What is revealed in this final sign?  A prophecy exposing the nature of God’s presence with his people: “The virgin will conceive and give birth to a son, and will call him Immanuel.”  God uses uncertain times to give us unexpected glimpses of Christ’s redemption breaking in.


God is not silent, even when something around us or something within us goes dark and still.  He is speaking in a thousand ways, and there are a thousand places we can meet him in the most banal intricacies of our daily lives and reveal his kingdom where we are.  We may not be in the midst of a visible war, but we are attacked on all sides by spiritual pressures and the distractions of the day.  Whatever your culture or personal circumstances God is present with us in them, and wants to challenge our vision concerning where we see can him involved, both in moments of stillness and surprise. We do not have to probe the silence for answers on our own. Sometimes all we can do is abide in him; when direction and hope itself seem uncertain, God does not abandon us.


-Mary Elizabeth/Team C&L

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Straining Forward.
October 22, 2013

Day/Verse 98: Brothers, I do not consider that I have made it my own. But one thing I do: forgetting what lies behind and straining forward to what lies ahead, I press on toward the goal for the prize of the upward call of God in Christ Jesus. – Phillipians 3: 13 & 14


Brothers, I do not consider that I have made it my own. Brothers. What good a word. If the entire passage was birthed and ended here, it would still be full. One of the beauties of our Christian faith is this brotherhood. I have now seen it all over the world. Praise God for grafting us in and knitting us together. Unite our hearts all the more Lord! Paul is saying here, “Whatever gifts, graces, or honors I may have received from Jesus Christ, I consider every thing as incomplete till I have finished my course, got this crown, and have my body raised and fashioned after his glorious body.” – Clark’s Commentary


But one thing I do… Paul was determined to be about one thing. What are we about? I not so long ago had a good friend challenge me; “what is the one thing you would like Come&Live! to be known for?” Great question! I love what DL Moody said long ago: Give me a man who says this one thing I do, and not those fifty things I dabble in. I desire to be that kind of man, to be committed to a one-thing style of ministry.


…forgetting what lies behind and straining forward to what lies ahead… I wonder, if we were able to run the stats, just how much of our lives are spent fixated on the past? Prior defeats, struggles, inconsistencies, relational let-downs, awkward moments, hurt, regrets – all are cause for alarm in contrast to straining forward. Paul was aware of something better laying up ahead, and I don’t believe he was exclusively referring to eternity (though this most definitely was on his head/heart). Jesus has come to give us life, and life more abundant. Paul radically encountered life and amidst all his trials, abundance. To grow in life only means to be less worldly when we’re welcomed into God’s presence eternally. I hope and pray that my life here looks as much like heaven as divinely possible.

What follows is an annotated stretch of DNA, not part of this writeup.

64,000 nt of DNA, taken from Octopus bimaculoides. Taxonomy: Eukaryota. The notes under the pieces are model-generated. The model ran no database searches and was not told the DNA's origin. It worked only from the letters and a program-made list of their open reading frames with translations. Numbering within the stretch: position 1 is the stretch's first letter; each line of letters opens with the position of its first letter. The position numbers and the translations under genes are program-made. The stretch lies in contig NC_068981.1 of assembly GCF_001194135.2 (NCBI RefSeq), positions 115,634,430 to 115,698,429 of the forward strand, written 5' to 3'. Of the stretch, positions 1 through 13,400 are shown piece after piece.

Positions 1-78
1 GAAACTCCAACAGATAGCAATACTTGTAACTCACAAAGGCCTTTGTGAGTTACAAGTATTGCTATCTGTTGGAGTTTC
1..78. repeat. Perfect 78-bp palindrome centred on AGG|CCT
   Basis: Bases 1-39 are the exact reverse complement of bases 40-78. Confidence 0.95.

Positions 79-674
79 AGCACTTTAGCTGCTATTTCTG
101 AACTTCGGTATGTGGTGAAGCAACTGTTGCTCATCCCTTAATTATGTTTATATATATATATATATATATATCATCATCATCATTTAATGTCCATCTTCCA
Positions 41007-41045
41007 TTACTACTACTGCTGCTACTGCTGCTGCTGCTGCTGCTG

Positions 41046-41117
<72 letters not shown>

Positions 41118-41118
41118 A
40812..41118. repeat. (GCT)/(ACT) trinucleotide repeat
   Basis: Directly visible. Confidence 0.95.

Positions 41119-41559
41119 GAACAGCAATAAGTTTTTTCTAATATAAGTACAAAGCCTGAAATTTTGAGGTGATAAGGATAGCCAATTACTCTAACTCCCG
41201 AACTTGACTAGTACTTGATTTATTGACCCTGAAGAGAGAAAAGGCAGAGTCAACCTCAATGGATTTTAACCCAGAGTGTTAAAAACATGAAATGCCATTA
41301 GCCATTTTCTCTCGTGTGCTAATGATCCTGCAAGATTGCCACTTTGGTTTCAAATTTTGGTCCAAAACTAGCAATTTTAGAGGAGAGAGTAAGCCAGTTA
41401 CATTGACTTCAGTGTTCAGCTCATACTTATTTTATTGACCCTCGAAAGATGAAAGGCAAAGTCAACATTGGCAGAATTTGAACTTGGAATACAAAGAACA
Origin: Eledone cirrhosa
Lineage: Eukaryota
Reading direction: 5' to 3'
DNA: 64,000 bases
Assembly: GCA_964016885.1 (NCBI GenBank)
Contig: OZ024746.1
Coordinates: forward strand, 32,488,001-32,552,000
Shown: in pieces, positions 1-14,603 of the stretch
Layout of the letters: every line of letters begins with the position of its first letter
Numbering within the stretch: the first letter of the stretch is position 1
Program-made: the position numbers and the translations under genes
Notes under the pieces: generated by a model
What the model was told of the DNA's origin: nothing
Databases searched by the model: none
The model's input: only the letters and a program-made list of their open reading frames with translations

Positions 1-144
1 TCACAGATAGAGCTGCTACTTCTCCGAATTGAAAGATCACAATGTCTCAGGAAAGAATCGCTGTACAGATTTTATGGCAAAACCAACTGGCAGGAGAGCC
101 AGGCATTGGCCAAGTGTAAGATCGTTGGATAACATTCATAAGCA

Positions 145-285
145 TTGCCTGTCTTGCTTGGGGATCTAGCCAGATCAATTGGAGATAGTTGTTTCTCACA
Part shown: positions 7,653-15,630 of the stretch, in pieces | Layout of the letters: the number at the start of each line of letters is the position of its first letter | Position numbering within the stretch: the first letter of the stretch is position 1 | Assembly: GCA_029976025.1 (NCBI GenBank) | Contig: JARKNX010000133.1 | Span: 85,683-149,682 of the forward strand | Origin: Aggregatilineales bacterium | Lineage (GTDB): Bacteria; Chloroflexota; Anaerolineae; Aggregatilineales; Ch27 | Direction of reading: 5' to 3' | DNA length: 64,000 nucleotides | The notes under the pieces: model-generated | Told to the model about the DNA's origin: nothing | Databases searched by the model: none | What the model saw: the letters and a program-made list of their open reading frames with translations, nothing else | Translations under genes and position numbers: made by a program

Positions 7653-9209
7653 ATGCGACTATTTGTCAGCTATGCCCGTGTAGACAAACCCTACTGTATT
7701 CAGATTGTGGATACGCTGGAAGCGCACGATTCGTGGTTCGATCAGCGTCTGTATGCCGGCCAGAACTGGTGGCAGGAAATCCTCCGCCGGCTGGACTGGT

…I press on toward the goal for the prize of the upward call of God in Christ Jesus. Can you say mouthful? Let alone life-full. There are many key words in this sentence, but the ones that grip me most are “press on.” Continue moving forward. You and I need reminders that a continual forward movement is possible and essential. You may not always feel the motion pulling you future, but don’t live by your feelings. God is fully able to complete in you the work He has begun. The goal in life is the prize of this upward call. It’s heaven roaring down on us in extreme support of our homecoming. Millions upon millions cheering on even the weakest and frailest of believers – they will be first! Keep pressing forward!


Prayer: Holy Spirit, thanks for being such a helper! Help me now, and for the rest of my life, to forget what lies behind and to strain forward to what lies ahead. Empower me to press on toward the goal for the prize of the upward call of God in Christ. Amen.


P.S. My life recently has been a combination of extreme busyness in behind-the-scenes ministry planning and low-key traveling to ensure my family is still a priority. I desire to write far more often here than what I have. Thanks for showing me grace. If you would like to follow my personal journey a bit closer, head on over to the one thousand risks blog for brief, near-daily updates.